A ten thousand year ko precipitated a rules crisis in the Nihon Kiin 1928 Fall Tournament, before there were written rules. The players played as members of two teams, East and West. In the following game Segoe Kensaku, then 7 dan, leader of the East team, gave two stones to Takahashi Shigeyuki, then 3 dan. Takahashi was a promising young player, having beat the rising star Go Seigen with White some time before this game. Many expected Takahashi's win. However, the game went very wrong for him (look at the upper left corner in the diagram); he was nearly 20 points behind in the endgame...
The ko is on the right side. White cannot fill at because the surrounding White group would be dead. Black could add a stone inside to make atari and then if White captured Black's stones it would leave a rabbity six killing shape.
After Segoe said that there was nothing more to the play, but Takahashi folded his arms and looked at the ceiling. Finally Segoe filled a dame () and so did Takahashi ().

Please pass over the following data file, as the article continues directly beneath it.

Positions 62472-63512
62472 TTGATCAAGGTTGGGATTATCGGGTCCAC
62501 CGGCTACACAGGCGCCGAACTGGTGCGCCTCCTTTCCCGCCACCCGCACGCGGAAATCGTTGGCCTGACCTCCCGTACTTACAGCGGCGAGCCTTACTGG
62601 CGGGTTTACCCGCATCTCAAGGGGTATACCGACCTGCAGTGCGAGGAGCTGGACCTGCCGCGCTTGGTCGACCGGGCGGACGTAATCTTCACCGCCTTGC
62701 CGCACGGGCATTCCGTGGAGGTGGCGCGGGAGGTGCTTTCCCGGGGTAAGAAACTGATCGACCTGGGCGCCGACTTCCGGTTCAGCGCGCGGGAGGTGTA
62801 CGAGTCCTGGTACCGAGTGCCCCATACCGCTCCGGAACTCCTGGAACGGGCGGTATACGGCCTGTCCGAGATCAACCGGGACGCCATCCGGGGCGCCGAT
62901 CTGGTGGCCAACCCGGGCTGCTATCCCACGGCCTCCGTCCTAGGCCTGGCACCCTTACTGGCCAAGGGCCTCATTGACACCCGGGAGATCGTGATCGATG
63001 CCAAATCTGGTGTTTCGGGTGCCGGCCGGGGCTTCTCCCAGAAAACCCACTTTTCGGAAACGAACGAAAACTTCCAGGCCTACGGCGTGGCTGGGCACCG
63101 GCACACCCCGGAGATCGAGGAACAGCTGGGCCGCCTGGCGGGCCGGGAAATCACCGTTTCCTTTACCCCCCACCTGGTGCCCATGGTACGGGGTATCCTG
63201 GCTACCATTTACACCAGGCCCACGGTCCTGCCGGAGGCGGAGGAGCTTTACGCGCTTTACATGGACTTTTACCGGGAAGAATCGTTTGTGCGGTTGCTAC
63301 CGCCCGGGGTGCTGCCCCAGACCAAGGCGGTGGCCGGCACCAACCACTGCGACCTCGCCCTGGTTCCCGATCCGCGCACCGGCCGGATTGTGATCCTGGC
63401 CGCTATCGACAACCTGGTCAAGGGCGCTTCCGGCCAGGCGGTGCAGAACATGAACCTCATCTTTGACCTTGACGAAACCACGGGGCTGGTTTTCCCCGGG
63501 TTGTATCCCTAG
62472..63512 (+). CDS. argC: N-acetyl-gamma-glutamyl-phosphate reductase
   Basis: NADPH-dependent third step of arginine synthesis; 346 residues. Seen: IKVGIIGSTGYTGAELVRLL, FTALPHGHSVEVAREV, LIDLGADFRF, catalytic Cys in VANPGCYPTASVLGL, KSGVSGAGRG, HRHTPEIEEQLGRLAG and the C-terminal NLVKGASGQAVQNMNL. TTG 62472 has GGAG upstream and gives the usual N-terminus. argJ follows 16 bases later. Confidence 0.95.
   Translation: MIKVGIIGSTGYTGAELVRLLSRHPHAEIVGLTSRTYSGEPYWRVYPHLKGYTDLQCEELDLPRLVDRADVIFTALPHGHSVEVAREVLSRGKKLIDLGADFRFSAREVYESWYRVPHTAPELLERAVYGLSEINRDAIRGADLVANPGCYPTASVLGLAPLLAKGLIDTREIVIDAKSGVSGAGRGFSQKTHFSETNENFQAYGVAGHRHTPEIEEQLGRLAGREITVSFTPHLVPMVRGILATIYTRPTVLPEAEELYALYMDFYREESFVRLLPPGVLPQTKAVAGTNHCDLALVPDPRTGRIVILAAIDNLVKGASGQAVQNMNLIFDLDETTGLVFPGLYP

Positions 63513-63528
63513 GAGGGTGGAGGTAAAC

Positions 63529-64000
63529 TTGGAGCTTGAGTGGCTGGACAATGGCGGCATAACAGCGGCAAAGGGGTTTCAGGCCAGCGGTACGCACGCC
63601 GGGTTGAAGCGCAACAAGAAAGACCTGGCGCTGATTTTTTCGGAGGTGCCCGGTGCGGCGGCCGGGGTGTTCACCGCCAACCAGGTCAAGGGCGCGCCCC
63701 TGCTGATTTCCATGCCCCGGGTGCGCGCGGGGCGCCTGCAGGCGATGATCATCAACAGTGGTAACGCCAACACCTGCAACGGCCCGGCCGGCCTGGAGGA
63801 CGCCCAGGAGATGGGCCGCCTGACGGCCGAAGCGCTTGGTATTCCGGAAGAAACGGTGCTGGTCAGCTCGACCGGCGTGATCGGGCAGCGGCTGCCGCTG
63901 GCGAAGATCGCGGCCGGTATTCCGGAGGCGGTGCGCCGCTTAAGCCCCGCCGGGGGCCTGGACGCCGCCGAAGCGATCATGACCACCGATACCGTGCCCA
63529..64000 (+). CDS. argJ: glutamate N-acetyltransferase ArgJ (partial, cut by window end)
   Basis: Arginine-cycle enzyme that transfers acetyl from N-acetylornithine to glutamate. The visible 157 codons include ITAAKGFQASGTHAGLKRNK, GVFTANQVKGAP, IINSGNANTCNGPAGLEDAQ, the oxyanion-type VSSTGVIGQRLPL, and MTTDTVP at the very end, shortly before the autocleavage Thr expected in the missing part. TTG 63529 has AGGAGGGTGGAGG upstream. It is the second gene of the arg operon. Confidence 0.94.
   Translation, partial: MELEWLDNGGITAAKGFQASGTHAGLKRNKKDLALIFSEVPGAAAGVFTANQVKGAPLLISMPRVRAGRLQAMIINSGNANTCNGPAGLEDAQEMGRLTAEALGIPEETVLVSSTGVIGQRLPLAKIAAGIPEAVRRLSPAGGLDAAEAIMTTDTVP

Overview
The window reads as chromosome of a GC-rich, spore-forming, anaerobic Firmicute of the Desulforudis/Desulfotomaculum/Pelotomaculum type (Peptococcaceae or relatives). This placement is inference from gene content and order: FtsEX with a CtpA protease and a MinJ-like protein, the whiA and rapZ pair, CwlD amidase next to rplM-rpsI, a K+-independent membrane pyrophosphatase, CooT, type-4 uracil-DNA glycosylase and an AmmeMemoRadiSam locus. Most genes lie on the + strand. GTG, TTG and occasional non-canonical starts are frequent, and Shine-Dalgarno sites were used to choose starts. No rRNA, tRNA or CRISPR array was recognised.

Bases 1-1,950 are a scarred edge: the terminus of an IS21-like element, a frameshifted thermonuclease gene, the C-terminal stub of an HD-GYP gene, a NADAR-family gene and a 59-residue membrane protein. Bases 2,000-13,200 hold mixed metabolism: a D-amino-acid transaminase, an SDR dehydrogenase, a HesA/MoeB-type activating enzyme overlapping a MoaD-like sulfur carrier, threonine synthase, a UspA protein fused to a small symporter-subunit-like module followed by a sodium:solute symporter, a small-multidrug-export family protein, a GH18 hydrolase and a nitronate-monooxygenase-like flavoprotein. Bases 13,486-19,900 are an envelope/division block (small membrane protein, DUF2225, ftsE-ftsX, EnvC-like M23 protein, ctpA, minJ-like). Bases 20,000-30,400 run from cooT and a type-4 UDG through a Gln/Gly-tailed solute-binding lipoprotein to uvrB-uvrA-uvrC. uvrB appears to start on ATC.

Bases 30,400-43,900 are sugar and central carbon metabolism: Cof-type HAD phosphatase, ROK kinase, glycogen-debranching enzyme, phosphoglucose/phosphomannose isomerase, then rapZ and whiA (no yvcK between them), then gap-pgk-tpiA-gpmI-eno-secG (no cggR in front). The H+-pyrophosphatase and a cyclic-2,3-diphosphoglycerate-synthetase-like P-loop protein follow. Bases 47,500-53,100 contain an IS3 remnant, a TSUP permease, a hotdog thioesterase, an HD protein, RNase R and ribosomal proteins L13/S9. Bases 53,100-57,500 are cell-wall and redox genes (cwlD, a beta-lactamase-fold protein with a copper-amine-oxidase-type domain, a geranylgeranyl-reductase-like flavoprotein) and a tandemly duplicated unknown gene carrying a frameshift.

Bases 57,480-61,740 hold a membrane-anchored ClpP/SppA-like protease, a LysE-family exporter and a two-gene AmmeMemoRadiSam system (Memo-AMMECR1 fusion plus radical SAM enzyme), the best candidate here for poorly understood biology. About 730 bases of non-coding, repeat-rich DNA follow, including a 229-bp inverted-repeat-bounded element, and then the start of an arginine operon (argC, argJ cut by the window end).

Then the players filled the rest of the dame. After Black had filled the last dame Segoe laughed and said, "I don't know, what's happened?" (Saate, yowatta na.)
The referee, Iwasa Kei, told Takahashi to take the ko and fill it and then count the game. But then Kubomatsu Katsukiyo on the West team came over and said that there was a problem, that as long as the ko was unresolved the game was not over. (The implication being that, since Black left the ko unresolved, the game was hung, without result.)
This dispute, and the problematic ruling, provided a major impetus to the eventual codification of written Japanese rules in 1949. The Oteai changed from a team competition between East and West to a tournament for individuals. And Kubomatsu apologized for complicating the situation.